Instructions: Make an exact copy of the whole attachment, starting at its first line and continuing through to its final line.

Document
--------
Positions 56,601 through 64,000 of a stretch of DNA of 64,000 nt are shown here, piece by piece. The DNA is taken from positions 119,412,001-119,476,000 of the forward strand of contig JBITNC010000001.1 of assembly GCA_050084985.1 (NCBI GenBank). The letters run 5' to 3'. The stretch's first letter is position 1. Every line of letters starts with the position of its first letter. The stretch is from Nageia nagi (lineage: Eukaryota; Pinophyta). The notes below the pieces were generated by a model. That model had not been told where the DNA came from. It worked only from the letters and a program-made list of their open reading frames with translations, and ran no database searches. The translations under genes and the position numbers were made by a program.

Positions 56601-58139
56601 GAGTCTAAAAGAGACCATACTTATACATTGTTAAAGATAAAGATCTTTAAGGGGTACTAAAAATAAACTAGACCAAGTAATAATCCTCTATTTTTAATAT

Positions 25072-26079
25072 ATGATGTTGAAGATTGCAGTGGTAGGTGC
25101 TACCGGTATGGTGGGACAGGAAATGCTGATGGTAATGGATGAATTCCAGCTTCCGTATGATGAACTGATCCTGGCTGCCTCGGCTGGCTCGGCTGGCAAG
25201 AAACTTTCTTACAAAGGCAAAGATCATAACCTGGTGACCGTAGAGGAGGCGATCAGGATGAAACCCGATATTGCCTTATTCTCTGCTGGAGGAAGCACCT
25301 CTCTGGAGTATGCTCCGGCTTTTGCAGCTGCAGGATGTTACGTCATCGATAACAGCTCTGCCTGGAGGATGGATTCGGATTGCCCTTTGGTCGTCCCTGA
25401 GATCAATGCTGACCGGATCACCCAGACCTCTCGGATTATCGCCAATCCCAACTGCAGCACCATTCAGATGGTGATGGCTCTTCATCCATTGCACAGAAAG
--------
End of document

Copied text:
Positions 56,601 through 64,000 of a stretch of DNA of 64,000 nt are shown here, piece by piece. The DNA is taken from positions 119,412,001-119,476,000 of the forward strand of contig JBITNC010000001.1 of assembly GCA_050084985.1 (NCBI GenBank). The letters run 5' to 3'. The stretch's first letter is position 1. Every line of letters starts with the position of its first letter. The stretch is from Nageia nagi (lineage: Eukaryota; Pinophyta). The notes below the pieces were generated by a model. That model had not been told where the DNA came from. It worked only from the letters and a program-made list of their open reading frames with translations, and ran no database searches. The translations under genes and the position numbers were made by a program.

Positions 56601-58139
56601 GAGTCTAAAAGAGACCATACTTATACATTGTTAAAGATAAAGATCTTTAAGGGGTACTAAAAATAAACTAGACCAAGTAATAATCCTCTATTTTTAATAT

Positions 25072-26079
25072 ATGATGTTGAAGATTGCAGTGGTAGGTGC
25101 TACCGGTATGGTGGGACAGGAAATGCTGATGGTAATGGATGAATTCCAGCTTCCGTATGATGAACTGATCCTGGCTGCCTCGGCTGGCTCGGCTGGCAAG
25201 AAACTTTCTTACAAAGGCAAAGATCATAACCTGGTGACCGTAGAGGAGGCGATCAGGATGAAACCCGATATTGCCTTATTCTCTGCTGGAGGAAGCACCT
25301 CTCTGGAGTATGCTCCGGCTTTTGCAGCTGCAGGATGTTACGTCATCGATAACAGCTCTGCCTGGAGGATGGATTCGGATTGCCCTTTGGTCGTCCCTGA
25401 GATCAATGCTGACCGGATCACCCAGACCTCTCGGATTATCGCCAATCCCAACTGCAGCACCATTCAGATGGTGATGGCTCTTCATCCATTGCACAGAAAG